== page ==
In public health efforts, knowledge about risk-groups is important for creating societal conditions to ensure good health on equal terms.
To investigate differences in lifestyle and perceived health among 15-year-old teenagers with experience of sexual intercourse (self-defined) and same-aged teenagers without experience of sexual intercourse.
A two-cluster questionnaire study among 15-year-old Swedish students (n = 2170) in 2009/10. Chi-squared test was used to identify differences between three groups: teenagers who had not had sexual intercourse; teenagers who had had sexual intercourse at age of 14 or younger; and teenagers who had had intercourse at an age of 15.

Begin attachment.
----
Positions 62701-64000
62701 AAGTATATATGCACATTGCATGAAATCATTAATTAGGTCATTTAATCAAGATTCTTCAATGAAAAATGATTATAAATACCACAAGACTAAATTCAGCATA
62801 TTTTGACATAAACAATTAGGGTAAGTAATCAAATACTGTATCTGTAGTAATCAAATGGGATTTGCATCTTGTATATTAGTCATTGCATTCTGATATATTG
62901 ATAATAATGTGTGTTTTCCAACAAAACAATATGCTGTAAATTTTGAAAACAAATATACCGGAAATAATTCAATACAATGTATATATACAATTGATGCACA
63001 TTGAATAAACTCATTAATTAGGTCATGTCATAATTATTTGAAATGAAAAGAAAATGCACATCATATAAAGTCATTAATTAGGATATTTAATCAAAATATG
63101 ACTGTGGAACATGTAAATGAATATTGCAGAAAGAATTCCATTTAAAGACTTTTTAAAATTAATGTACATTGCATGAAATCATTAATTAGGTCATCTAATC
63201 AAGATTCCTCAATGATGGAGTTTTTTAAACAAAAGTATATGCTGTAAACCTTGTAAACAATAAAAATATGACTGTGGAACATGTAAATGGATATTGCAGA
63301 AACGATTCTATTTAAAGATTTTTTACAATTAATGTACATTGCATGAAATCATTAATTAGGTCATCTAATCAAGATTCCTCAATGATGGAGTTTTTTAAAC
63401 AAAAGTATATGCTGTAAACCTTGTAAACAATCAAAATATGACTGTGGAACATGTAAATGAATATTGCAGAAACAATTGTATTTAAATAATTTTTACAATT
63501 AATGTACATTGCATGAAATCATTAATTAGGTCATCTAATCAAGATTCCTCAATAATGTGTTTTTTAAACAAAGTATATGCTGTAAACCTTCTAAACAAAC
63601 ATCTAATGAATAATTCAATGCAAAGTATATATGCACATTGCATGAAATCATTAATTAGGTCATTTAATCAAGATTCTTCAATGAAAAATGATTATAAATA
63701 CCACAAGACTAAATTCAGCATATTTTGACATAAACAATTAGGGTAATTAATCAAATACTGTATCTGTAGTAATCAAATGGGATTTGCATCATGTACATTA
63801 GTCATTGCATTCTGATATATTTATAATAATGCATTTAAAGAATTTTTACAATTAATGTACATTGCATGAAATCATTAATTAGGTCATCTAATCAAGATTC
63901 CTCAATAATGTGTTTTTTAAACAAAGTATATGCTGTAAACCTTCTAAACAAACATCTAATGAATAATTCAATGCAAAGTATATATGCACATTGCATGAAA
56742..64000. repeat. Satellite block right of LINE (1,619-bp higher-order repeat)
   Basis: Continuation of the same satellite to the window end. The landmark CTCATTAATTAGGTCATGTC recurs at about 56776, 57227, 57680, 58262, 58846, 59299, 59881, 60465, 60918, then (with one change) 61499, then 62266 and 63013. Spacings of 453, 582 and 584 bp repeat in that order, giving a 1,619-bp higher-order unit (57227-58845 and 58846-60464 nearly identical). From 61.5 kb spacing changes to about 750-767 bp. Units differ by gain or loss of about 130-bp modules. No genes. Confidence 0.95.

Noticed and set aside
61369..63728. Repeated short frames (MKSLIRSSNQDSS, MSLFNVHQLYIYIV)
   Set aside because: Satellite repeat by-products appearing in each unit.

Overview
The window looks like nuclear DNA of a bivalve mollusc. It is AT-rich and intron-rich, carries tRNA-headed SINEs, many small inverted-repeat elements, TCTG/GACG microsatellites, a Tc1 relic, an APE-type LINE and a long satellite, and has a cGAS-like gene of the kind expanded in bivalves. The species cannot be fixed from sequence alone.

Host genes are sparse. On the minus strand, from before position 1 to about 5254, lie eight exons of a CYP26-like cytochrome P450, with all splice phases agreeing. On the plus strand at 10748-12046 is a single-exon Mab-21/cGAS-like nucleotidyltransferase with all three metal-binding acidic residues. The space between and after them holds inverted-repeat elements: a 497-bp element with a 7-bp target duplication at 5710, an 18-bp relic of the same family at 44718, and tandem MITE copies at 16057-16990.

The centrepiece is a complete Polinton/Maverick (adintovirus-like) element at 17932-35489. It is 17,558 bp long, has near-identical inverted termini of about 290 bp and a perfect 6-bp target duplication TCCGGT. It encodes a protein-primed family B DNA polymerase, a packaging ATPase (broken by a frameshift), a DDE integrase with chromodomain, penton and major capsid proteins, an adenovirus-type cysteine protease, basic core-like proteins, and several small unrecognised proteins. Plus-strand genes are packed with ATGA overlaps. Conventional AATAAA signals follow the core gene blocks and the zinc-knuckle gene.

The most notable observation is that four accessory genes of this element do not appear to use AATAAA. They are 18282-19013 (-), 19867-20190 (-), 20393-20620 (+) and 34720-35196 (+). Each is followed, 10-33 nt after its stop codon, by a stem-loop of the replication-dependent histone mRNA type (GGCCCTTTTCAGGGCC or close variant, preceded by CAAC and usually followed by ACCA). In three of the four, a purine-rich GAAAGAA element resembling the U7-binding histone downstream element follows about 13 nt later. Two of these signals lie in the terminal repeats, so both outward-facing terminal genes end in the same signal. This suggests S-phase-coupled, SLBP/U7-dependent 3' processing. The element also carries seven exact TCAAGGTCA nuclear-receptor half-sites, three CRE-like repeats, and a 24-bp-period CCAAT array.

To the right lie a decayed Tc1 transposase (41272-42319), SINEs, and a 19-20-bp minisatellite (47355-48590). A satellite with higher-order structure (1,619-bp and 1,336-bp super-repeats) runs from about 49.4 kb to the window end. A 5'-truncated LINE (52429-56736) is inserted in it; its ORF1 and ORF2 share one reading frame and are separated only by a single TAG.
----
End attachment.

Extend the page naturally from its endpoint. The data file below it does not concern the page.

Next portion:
Thirty-two per cent (n = 334) of girls and 31% (n = 324) of boys had had sexual intercourse. Teenagers with experience of sexual intercourse at 15 years or younger used more tobacco, alcohol and illicit drugs than same-aged teenagers without intercourse experience did. Furthermore, teenagers with experience of intercourse, especially those with a debut at 14 year or younger, had less positive school experiences, more involvement in injuries and physical violence, were less (girls) and more (boys) physically active, and perceived a poorer health than teenagers without intercourse experience.
Sexual intercourse at the age of 15 or younger is an indicator for a hazardous lifestyle and problematic life situation.